Mick Tait: My Portsmouth life was perfect, it killed me having to walk away and join Reading
Mick Tait has revealed how being denied the chance to represent his beloved Pompey in Division One ‘killed’ him.
The versatile performer amassed 284 appearances, 31 goals and two promotions during seven seasons on the south coast, establishing himself as a hugely popular figure.
Yet, having helped Alan Ball’s side reach the top flight in May 1987, Tait was offloaded to Reading.
In an interview with Played Up Pompey Three, the Hall of Famer reveals the heartbreak of being forced out of Fratton Park by Ball and chairman John Deacon.
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Ultimately, his playing career would end without him ever appearing in Division One.
‘I was a substitute against Sheffield United in the final match of the 1986-87 season – and little did I realise it would be my last Pompey appearance,’ he told Played Up Pompey Three.
‘My contract was expiring that summer and, in those days, at that point it automatically kicked into a weekly deal, with the club still possessing ownership of you. I was actually discussing a new contract with Pompey, but the alarm bells were ringing.
‘Everyone kept details of their wages to themselves, but that summer the players started to talk about fresh deals they had been offered and I knew things weren’t right.
‘I discovered I had been tabled different terms to everyone else from that promotion side, so the vibes were obvious. Then Bally relayed to me that John Deacon was keen to sell me to Reading as they were offering decent money – I was told I had to go.
‘When I spoke to the chairman about the situation, he informed me it was the manager who wanted to offload me! It wasn’t something I was willing to get in the middle of.
‘In my mind, I could have stayed at Fratton Park and probably not have played - which I couldn't have stomached. I wasn’t in football to languish in the reserves or sit on the bench, I would never have stayed anywhere I wasn’t playing.
‘I sensed I wasn’t going to be a big part of our first season back in Division One. As it turned out, despite Noel Blake and Kevin Ball being sidelined through injuries sustained during pre-season, I still wasn’t considered for the opening three matches because of my contract situation – then Bally signed Malcolm Shotton from Oxford United.
‘It was clear I was no longer wanted, while Reading boss Ian Branfoot was on the phone all the time, he was desperate. In the end it gets to a point when you know you have to go – and I was in that situation.
‘Bally relayed the £50,000 Reading deal to me and I was told to carry out my negotiations with them. In August 1987, my seven-year Fratton Park career was over. That’s football, you have to get over these things, it’s life, you move on.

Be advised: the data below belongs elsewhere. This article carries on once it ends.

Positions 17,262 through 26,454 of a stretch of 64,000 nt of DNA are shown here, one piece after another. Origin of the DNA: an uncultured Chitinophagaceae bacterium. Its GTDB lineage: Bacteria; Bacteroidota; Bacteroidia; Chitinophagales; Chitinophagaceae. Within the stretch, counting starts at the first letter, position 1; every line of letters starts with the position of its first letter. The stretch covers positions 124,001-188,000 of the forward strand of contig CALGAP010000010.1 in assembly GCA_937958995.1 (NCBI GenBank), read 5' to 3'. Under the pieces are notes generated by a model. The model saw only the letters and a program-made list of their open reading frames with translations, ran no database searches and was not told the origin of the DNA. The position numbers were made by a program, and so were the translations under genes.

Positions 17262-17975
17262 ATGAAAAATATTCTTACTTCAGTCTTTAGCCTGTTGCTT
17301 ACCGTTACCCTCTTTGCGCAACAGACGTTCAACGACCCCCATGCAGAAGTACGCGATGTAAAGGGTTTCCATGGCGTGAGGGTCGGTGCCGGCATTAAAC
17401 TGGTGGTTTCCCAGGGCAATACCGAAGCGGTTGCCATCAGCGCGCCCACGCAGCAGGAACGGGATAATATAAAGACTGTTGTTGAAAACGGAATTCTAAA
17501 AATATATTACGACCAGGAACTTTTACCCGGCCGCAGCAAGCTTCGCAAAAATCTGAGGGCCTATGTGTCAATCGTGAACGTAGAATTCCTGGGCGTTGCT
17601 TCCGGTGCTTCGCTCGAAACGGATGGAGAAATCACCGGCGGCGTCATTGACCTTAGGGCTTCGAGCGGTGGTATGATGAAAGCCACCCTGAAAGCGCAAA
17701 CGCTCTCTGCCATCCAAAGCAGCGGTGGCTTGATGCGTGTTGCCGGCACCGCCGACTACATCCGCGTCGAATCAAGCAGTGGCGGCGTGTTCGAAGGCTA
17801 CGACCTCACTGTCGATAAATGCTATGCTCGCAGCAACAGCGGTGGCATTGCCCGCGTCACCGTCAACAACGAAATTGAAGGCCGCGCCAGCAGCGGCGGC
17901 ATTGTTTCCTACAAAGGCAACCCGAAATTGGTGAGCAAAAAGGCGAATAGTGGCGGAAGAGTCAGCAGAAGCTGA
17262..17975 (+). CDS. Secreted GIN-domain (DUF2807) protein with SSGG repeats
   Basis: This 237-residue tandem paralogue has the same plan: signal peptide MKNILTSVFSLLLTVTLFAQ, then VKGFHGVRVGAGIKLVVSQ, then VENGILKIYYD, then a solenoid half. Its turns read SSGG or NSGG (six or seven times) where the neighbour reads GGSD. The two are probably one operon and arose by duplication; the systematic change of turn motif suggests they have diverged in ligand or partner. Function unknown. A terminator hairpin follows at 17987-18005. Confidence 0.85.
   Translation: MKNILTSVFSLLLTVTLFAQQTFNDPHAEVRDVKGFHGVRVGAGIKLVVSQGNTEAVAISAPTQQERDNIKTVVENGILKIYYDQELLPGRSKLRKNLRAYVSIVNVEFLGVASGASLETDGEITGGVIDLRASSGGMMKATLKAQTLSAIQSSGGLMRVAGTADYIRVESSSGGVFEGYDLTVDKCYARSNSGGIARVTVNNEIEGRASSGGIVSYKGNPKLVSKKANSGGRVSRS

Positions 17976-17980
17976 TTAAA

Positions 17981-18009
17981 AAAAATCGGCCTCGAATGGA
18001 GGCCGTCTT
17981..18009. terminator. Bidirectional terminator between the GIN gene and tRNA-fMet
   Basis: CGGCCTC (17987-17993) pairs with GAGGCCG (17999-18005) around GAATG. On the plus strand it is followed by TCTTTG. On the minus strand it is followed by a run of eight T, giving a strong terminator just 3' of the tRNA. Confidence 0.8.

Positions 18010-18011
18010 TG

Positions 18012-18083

‘I’m quite a positive person, but the opening two months of training at Reading and commuting from my Denmead home were difficult.
‘I never played in Division One during my career, Pompey represented my only chance, and having to walk away from that pretty much killed me. At the age of 30, I realised I wasn’t going to get another opportunity – but you know when your time is up.
‘Missing out on top-flight football is a regret, I would have loved to have experienced it, but I try not to look back, I always focus forward. I’ve done okay in life through remaining positive about the next challenge.
‘When I initially went to Reading, I couldn’t believe what I’d done. I could have stayed at Fratton Park – but then would correct myself, I wasn’t going to play for Pompey so what was the point of beating myself up about it? Just get on with things.
‘As it turned out, I met a new group of lads at Elm Park and made good friends. We won the Simod Cup that first season, defeating Luton Town at Wembley 4-1 in March 1988 – with me pushed into attack.
‘It was perfect at Pompey, I can honestly say that. I know it sounds corny, but I never regretted one moment of my career there. Every day was something to look forward to and it went on and on and on.
‘It felt like constant success, two promotions amid seven years of getting better and better and better. I make no secret that Pompey was the best part of my career.
‘I had nothing to complain about, from the moment I got there to the moment I left, it was a fantastic time. There were the people I met, the team-mates, the supporters, I was very lucky to have that time among them.
‘When you are living among the supporters, you know how they feel, their emotions become yours. What a wonderful place Portsmouth is.’
Played Up Pompey Three is priced £18.99 and currently available from Waterstones, the Pompey Store and The Petersfield Bookshop.
For player-autographed copies, with the signatures of Benjani, Richard Hughes or Dave Munks, email [email protected]
MORE FROM PLAYED UP POMPEY THREE: Shaka Hislop: Kostas Chalkias was weird and refused to talk to me at Pompey.
MORE FROM PLAYED UP POMPEY THREE: Gary Roberts: It was sour how it ended at Portsmouth - and devastated my family
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